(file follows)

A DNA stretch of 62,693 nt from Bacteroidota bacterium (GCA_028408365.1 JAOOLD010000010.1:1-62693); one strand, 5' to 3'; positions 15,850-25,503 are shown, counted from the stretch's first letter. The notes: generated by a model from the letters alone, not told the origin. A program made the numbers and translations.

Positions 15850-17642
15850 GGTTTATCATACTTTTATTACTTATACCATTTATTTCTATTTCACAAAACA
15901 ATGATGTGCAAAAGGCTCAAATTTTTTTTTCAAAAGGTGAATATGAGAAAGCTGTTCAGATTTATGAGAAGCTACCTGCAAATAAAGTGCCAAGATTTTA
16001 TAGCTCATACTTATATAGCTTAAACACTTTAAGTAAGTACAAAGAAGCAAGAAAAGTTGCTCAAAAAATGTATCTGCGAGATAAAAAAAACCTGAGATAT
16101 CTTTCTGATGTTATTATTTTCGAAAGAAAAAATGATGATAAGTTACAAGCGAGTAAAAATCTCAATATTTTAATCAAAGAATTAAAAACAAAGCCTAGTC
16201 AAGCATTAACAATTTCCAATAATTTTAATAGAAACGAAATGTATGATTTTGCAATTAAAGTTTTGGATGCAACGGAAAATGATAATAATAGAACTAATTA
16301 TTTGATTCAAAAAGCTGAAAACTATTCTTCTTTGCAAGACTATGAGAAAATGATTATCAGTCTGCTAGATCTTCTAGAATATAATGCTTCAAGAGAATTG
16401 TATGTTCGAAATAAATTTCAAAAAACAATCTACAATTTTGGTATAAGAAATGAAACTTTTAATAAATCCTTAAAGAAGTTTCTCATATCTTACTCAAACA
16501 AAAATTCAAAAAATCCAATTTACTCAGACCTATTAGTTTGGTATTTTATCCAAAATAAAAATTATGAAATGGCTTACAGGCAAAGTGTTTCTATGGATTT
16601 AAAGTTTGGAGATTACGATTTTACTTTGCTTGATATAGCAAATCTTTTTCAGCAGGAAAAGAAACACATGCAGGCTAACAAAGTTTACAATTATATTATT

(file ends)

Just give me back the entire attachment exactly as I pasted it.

A DNA stretch of 62,693 nt from Bacteroidota bacterium (GCA_028408365.1 JAOOLD010000010.1:1-62693); one strand, 5' to 3'; positions 15,850-25,503 are shown, counted from the stretch's first letter. The notes: generated by a model from the letters alone, not told the origin. A program made the numbers and translations.

Positions 15850-17642
15850 GGTTTATCATACTTTTATTACTTATACCATTTATTTCTATTTCACAAAACA
15901 ATGATGTGCAAAAGGCTCAAATTTTTTTTTCAAAAGGTGAATATGAGAAAGCTGTTCAGATTTATGAGAAGCTACCTGCAAATAAAGTGCCAAGATTTTA
16001 TAGCTCATACTTATATAGCTTAAACACTTTAAGTAAGTACAAAGAAGCAAGAAAAGTTGCTCAAAAAATGTATCTGCGAGATAAAAAAAACCTGAGATAT
16101 CTTTCTGATGTTATTATTTTCGAAAGAAAAAATGATGATAAGTTACAAGCGAGTAAAAATCTCAATATTTTAATCAAAGAATTAAAAACAAAGCCTAGTC
16201 AAGCATTAACAATTTCCAATAATTTTAATAGAAACGAAATGTATGATTTTGCAATTAAAGTTTTGGATGCAACGGAAAATGATAATAATAGAACTAATTA
16301 TTTGATTCAAAAAGCTGAAAACTATTCTTCTTTGCAAGACTATGAGAAAATGATTATCAGTCTGCTAGATCTTCTAGAATATAATGCTTCAAGAGAATTG
16401 TATGTTCGAAATAAATTTCAAAAAACAATCTACAATTTTGGTATAAGAAATGAAACTTTTAATAAATCCTTAAAGAAGTTTCTCATATCTTACTCAAACA
16501 AAAATTCAAAAAATCCAATTTACTCAGACCTATTAGTTTGGTATTTTATCCAAAATAAAAATTATGAAATGGCTTACAGGCAAAGTGTTTCTATGGATTT
16601 AAAGTTTGGAGATTACGATTTTACTTTGCTTGATATAGCAAATCTTTTTCAGCAGGAAAAGAAACACATGCAGGCTAACAAAGTTTACAATTATATTATT